Parents were already skeptical about the Common Core, which promised “fewer, higher, better” standards. If colleges don’t buy into the academic college goals of ESSA, it will be hard for parents or teachers to convince kids that ESSA’s college focus is meaningful. Parents are largely satisfied with American education. Gallup regularly records about a 75 percent approval rating with very little variation. It should have served policymakers a warning that parents played an outsized role in the controversial Common Core roll-out, a fact noted by many and notoriously captured by former Secretary Arne Duncan’s zinger about “white, suburban moms”. And parents of college-going children are typically politically attentive. Their calls to legislators won’t be far behind. If colleges don’t think Common-Core-like academic preparation is necessary for success, perhaps the testing culture isn’t either.
But for colleges and universities there is a political risk, too. Suppose that legislators, prodded by state education officials, hold their ground and keep Common Core or their Common-Core-inspired standards, which were more rigorous than most states’ pre-existing standards. And Education Next‘s 2015 poll found broad support for academic accountability. Although kids’ expectations of going to college are historically high, student debt and confusion about the purpose of college might prompt legislators to “clarify” what college is, at least for public colleges. Legislators have directed technical colleges and community colleges this way for years, and politicians frequently promote them as gateways to employment. It wouldn’t be a reach to apply the same logic to other colleges and universities.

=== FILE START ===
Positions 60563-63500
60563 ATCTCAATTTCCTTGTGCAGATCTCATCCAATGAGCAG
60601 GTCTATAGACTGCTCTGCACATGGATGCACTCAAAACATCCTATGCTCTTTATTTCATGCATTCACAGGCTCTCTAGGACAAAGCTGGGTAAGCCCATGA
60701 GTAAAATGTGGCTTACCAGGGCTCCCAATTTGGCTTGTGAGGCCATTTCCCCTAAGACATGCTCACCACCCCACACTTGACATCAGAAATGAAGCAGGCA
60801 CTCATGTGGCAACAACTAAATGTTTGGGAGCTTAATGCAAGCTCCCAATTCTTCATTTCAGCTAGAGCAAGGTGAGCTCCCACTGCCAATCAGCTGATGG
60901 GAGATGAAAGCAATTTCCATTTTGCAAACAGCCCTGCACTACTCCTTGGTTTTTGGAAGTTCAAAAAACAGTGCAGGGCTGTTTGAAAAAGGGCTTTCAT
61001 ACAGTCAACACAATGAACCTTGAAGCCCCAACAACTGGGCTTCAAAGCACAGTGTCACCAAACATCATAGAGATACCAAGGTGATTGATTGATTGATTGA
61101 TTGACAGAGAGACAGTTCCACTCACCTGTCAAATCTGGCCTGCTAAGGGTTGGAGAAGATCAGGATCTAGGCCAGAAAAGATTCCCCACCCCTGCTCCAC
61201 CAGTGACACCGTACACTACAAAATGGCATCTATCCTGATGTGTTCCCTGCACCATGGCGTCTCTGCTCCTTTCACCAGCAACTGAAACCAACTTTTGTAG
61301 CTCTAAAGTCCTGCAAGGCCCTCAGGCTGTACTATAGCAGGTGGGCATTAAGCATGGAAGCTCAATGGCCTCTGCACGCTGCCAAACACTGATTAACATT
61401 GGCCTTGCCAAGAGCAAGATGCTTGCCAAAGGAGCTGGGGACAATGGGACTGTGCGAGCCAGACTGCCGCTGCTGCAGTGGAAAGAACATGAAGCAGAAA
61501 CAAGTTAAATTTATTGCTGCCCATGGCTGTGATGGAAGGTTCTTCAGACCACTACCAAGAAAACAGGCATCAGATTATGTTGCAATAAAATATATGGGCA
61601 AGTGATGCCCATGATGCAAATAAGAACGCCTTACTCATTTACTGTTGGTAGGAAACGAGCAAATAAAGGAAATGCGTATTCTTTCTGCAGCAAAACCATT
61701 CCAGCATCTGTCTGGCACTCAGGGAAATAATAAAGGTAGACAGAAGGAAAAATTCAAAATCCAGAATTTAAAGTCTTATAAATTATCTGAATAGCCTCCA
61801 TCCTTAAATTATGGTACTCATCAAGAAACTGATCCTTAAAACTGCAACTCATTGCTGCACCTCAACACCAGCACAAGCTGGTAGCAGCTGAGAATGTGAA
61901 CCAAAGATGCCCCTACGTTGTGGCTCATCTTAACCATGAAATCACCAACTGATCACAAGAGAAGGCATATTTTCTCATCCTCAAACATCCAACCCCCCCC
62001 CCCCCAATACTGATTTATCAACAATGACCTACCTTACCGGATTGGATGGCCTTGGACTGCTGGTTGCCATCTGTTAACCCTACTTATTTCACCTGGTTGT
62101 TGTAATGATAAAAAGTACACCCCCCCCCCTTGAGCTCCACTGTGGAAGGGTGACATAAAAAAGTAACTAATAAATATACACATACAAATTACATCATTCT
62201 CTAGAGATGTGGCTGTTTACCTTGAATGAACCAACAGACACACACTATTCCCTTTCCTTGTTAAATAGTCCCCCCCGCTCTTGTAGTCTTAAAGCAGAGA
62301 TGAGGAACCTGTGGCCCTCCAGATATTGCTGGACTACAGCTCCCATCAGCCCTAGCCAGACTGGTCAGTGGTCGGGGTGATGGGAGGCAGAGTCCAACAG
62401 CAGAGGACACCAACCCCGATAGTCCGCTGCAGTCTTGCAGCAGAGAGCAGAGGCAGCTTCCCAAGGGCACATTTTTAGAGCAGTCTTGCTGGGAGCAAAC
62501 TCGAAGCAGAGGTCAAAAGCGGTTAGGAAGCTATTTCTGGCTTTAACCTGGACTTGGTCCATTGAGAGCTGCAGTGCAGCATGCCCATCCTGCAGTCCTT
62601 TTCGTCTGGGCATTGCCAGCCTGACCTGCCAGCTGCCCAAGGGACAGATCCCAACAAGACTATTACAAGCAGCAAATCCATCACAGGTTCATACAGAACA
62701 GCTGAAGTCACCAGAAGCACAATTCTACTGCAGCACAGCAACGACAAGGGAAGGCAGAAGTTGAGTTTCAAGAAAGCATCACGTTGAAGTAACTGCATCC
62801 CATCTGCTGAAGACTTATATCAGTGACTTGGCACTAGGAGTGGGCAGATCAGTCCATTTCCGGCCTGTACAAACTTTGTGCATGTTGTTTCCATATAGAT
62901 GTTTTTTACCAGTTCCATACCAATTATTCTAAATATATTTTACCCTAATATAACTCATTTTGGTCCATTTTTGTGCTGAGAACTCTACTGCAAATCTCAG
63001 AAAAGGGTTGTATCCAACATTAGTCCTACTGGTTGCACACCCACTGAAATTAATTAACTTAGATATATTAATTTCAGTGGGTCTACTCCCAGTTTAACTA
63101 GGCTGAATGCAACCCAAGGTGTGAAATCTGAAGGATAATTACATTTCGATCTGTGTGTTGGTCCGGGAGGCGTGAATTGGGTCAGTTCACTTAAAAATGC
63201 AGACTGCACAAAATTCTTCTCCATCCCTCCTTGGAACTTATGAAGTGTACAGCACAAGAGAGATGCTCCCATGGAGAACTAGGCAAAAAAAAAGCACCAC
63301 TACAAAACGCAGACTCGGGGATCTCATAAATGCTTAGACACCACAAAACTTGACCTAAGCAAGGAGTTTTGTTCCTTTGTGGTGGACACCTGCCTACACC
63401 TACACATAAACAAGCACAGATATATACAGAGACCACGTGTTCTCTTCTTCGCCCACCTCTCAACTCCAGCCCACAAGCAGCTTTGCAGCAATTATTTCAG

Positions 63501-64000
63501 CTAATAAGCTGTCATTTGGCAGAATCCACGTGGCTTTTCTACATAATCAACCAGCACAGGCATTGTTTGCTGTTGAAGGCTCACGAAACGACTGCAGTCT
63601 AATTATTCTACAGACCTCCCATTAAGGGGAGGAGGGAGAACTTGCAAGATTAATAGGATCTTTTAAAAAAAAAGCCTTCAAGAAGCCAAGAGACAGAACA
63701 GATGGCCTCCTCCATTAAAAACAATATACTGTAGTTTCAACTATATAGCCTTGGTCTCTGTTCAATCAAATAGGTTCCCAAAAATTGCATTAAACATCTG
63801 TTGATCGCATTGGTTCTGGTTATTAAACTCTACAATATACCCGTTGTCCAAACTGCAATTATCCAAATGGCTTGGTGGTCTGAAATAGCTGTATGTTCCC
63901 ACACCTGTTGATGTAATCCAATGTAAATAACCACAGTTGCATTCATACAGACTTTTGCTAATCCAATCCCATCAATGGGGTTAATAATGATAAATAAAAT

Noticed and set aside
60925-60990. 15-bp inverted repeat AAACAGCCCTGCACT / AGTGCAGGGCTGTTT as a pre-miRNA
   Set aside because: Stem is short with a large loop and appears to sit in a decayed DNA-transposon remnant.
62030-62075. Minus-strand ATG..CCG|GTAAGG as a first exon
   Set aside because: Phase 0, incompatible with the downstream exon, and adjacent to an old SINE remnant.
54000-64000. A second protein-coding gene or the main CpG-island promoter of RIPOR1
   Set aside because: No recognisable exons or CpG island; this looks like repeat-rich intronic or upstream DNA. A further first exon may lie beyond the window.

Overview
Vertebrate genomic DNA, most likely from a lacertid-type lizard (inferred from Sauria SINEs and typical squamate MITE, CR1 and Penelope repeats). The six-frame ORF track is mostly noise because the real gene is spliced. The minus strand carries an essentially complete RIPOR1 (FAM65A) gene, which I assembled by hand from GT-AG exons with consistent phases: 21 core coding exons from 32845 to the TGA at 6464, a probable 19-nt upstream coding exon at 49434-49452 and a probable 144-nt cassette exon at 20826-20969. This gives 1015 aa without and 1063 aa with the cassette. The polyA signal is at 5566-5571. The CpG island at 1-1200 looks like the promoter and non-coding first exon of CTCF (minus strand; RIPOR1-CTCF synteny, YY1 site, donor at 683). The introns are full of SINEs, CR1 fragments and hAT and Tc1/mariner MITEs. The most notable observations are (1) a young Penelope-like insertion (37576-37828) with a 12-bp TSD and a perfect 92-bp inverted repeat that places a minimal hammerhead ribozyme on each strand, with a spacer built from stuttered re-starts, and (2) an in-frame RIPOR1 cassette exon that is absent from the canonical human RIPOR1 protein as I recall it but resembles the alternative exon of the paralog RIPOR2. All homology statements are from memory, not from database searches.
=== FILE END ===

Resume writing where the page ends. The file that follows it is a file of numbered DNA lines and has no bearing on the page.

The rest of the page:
The pressure on colleges and universities is intense in part because they exist in a near-perfectly competitive market. Most students go to college “to get a better job” rather than to experience the academic environment, which leaves only a few (like these) able to compete on those grounds alone. That means that colleges seek to make students comfortable rather than challenged—the colleges need the enrollment, and students aren’t coming for enlightenment. Students now report doing little studying and they admit to more cheating than in the past anyway; colleges can hardly be blamed for serving their customers. Students can get quality academic training at almost any college, but they have to look for it. That isn’t necessarily a bad thing because college is about learning to learn, but higher education’s other pressures may undercut ESSA’s promises.